Katz Center News

 


Katz Center Director Wins National Jewish Book Award

 

Congratulations to Katz Center Director Steven Weitzman on his National Jewish Book Award win! In the National Jewish Book Council review, Weitzman's book, The Origin of the Jews: The Quest for Roots in a Rootless Age, was described as "a joyful read for the erudite scholar and the everyday reader eager to delve into the complexity and grandeur of Jewish history and the Jewish experience."

Published by Princeton University Press in 2017, The Origin of the Jews has been gathering praise for months. Publishers Weekly called it a “multicourse intellectual feast” and Kirkus Reviews described it as “an accomplishment for the academy.” 

Weitzman will be giving a talk on the book in March with a reception to celebrate the publication immediately following his presentation. Click here to learn more.


Remembering Appelfeld // Nili Gold // JQR blog

 

The Israeli author Aharon Appelfeld died on Thursday, January 4th. One of the most important authors of the twentieth century, his works reached far and wide, translated into dozens of languages. Appelfeld was among the founders of Israeli literature, one of...

 

Read more on the JQR Blog


Advanced Summer School for Graduate Students in Jewish Studies

 

Out of This World
The Supernatural in Jewish History and Culture

June 24–28, 2018 in Philadelphia

Presented by the Herbert D. Katz Center for Advanced Judaic Studies in partnership with the Jack, Joseph and Morton Mandel School for Advanced Studies in the Humanities, Hebrew University of Jerusalem.

Advanced Summer School applications are now open. Click here to learn more


The 2017-2018 Cohort of Fellows

 

The 2017-2018 fellows convened in September for a year of research and discussion on the theme of Nature between Science and Religion: Jewish Culture and the Natural World. These researchers will explore the theories, institutions, and paradigms that have shaped Jewish views of nature, and the cultural and religious consequences of that engagement. 

2017-2018 Fellows [pdf] | Press Release [pdf]

These distinguished scholars will explore the theories, institutions, and paradigms that have shaped Jewish perspectives on nature, and the cultural and religious consequences of those perspectives. Fellows include researchers working on particular thinkers, texts, or theories as well as those framing the subject in relation to classical, Christian, Muslim, or similar approaches. The topic spans the entirety of Jewish history, and encompasses the history of science, the anthropology of science, philosophy,  philology, and environmental studies, among other relevant fields. With this theme, the Katz Center embraces an interdisciplinary and comparative approach, seeking to better understand how Jews have understood, interacted with, or sought to intervene into nature.  Click through for more information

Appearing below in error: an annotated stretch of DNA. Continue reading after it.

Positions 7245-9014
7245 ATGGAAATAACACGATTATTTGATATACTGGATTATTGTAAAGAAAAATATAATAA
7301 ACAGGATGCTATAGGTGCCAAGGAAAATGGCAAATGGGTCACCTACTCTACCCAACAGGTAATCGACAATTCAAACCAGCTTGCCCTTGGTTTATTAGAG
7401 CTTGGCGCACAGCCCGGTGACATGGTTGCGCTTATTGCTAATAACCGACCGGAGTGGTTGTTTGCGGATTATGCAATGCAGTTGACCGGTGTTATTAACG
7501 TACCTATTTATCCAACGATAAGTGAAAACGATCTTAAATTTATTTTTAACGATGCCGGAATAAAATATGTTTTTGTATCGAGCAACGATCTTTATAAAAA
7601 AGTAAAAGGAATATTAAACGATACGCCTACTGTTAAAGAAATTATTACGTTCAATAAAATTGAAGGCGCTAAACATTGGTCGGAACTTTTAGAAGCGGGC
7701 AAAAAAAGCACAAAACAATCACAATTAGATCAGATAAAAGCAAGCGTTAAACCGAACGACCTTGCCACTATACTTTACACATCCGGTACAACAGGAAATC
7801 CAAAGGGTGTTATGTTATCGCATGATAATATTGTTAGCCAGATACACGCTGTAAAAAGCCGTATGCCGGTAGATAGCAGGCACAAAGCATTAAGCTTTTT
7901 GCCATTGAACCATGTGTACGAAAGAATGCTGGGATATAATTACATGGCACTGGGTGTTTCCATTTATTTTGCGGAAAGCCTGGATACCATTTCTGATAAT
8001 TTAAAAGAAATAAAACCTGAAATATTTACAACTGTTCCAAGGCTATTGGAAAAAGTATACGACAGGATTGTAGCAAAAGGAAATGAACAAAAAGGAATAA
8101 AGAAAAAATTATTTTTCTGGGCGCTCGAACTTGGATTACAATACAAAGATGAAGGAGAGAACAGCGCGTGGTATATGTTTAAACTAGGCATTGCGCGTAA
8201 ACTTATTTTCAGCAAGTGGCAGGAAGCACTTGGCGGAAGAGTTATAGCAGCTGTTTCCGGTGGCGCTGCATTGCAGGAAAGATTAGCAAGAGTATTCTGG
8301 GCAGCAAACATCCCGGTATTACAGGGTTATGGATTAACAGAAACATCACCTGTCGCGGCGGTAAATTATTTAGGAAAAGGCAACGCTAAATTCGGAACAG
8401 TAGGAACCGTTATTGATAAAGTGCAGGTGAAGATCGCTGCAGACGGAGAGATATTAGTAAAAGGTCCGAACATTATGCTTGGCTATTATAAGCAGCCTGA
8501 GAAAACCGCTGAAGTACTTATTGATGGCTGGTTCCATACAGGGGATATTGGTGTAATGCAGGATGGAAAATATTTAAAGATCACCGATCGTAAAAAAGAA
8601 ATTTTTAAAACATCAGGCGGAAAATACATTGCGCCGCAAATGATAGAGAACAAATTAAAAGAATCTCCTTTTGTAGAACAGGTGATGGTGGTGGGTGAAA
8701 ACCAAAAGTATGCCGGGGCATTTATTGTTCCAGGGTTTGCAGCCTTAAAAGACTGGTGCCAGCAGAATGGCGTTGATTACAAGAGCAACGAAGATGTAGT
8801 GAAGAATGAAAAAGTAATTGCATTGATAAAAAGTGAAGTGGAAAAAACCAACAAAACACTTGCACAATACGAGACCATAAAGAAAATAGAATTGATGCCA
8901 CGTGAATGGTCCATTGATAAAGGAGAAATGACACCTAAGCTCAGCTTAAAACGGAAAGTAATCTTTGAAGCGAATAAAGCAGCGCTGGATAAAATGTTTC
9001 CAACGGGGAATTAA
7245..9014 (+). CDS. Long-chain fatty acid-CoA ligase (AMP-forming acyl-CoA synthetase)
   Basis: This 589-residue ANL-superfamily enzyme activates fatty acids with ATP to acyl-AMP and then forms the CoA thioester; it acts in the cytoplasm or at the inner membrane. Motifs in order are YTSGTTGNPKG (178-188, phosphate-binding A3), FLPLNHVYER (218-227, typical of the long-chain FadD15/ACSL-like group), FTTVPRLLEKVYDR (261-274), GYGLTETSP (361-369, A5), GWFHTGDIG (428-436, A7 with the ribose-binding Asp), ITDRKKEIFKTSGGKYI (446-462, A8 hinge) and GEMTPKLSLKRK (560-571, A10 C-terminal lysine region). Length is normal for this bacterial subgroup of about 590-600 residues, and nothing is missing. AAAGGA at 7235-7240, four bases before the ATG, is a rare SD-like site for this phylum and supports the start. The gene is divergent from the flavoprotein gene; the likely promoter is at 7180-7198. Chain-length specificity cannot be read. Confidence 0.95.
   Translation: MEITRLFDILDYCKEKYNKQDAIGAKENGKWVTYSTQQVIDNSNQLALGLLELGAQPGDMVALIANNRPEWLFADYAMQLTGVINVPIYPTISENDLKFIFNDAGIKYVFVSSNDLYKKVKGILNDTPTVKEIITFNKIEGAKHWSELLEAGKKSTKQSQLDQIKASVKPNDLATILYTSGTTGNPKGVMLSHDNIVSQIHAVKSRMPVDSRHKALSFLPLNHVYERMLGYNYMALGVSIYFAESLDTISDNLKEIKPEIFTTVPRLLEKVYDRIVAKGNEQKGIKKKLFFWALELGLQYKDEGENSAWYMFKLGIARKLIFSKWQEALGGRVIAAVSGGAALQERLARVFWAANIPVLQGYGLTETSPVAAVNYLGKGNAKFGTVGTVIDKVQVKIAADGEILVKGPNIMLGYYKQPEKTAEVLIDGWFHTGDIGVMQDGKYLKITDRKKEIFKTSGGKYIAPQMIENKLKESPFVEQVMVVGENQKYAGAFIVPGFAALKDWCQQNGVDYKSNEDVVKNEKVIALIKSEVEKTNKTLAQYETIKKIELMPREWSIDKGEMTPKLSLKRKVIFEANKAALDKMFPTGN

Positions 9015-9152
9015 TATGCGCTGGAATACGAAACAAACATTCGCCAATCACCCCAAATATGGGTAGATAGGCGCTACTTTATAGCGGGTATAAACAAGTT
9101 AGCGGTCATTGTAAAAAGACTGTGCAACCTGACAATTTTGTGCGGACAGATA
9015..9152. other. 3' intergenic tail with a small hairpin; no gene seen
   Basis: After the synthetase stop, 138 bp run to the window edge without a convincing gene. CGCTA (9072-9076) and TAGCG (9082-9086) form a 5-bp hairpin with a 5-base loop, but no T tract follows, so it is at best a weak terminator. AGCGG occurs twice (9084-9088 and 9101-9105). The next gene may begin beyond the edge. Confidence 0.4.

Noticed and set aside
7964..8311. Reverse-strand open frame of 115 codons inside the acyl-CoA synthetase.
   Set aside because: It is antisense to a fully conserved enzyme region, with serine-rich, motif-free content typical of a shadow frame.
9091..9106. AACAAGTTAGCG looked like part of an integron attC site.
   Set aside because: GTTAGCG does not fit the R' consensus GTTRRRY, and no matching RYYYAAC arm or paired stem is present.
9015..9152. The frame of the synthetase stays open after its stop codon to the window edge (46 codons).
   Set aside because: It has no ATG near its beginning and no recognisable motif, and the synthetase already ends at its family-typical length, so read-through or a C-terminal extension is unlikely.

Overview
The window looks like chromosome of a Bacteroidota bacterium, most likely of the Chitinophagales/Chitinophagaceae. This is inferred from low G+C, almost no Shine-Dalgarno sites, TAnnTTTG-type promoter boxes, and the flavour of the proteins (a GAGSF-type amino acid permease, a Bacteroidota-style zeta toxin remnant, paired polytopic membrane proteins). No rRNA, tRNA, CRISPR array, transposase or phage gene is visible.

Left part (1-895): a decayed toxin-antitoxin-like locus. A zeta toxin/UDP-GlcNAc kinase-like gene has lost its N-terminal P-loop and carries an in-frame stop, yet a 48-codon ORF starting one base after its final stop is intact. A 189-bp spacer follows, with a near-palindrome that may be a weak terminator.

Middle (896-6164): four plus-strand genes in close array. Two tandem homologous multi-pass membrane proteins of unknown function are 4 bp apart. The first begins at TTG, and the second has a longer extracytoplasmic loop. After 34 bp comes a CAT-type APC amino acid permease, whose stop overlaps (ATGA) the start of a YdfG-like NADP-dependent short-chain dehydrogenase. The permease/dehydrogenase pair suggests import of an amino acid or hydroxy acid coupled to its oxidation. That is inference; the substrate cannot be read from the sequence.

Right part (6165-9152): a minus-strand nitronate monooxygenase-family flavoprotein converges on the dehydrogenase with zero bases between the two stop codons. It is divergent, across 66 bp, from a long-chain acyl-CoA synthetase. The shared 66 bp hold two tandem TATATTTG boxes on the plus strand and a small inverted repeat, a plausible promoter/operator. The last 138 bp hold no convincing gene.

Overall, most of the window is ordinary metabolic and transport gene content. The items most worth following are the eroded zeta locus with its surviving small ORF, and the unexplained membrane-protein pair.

New Library Acquisitions Include Early Modern Manuscripts and 20th-Century Papers

 

Rabbi Michael Strassfeld Collection

The Penn Libraries and its Judaica collections are honored to accept the landmark donation of Rabbi Michael Strassfeld's personal papers and Jewish sound recording collection. Taken together, the collection comprises forty-five linear feet of primary source materials for studying American Judaism and Jewish culture since the 1960s. Rabbi Strassfeld, now Rabbi Emeritus of the Society for the Advancement of Judaism, and formerly rabbi of Congregation Ansche Chesed in New York City, was one of the leaders of the Jewish Counter-Culture movement which over the last half-century has pioneered dynamic new forms of Jewish life beyond the denominational structures of American Judaism. Rabbi Strassfeld was one of the key leaders of the Havurah movement, co-author of the Jewish Catalog - what has been called the “Bible” of Jewish Counter Culture, editor of the original version of the "Passover Haggadah: The Feast of Freedom," and author of several other works, including Shabbat Haggadah for Celebration and Study (1980), The Jewish Holidays: A Guide and Commentary (1985), A Night of Questions, a Passover Haggadah with Rabbi Joy Levitt (2000), and a A Book of Life: Embracing Judaism as a Spiritual Practice (2002).

 

Two Rare Early Modern Hebrew Manuscripts

At the Kestenbaum and Company Auction House, held in New York City on June 25, 2015, the Libraries successfully bid on two rare, early modern Hebrew manuscripts entitled Tavnit ha-mishkan and Hanukat ha-bayit. Both are written in the Italian cursive scribal hand of the author Malkiel Aschkenazi, who lived in Mantua in the early 17th century. The volumes contain numerous drawings about the construction of the mishkan (biblical tabernacle) and the bet ha-mikdash (Solomon’s Temple) and its holy vessels, such as the seven-branched candelabrum. These drawings reflect not only a concern with understanding the physical shape of these sacred buildings but also their kabbalistic interpretations.  The first of the two manuscript volumes, Tavnit ha-mishkan, remains unpublished. The second, Hanukat ha-bayit, was published only in the 1960s and contains variant readings from those found in the printed version.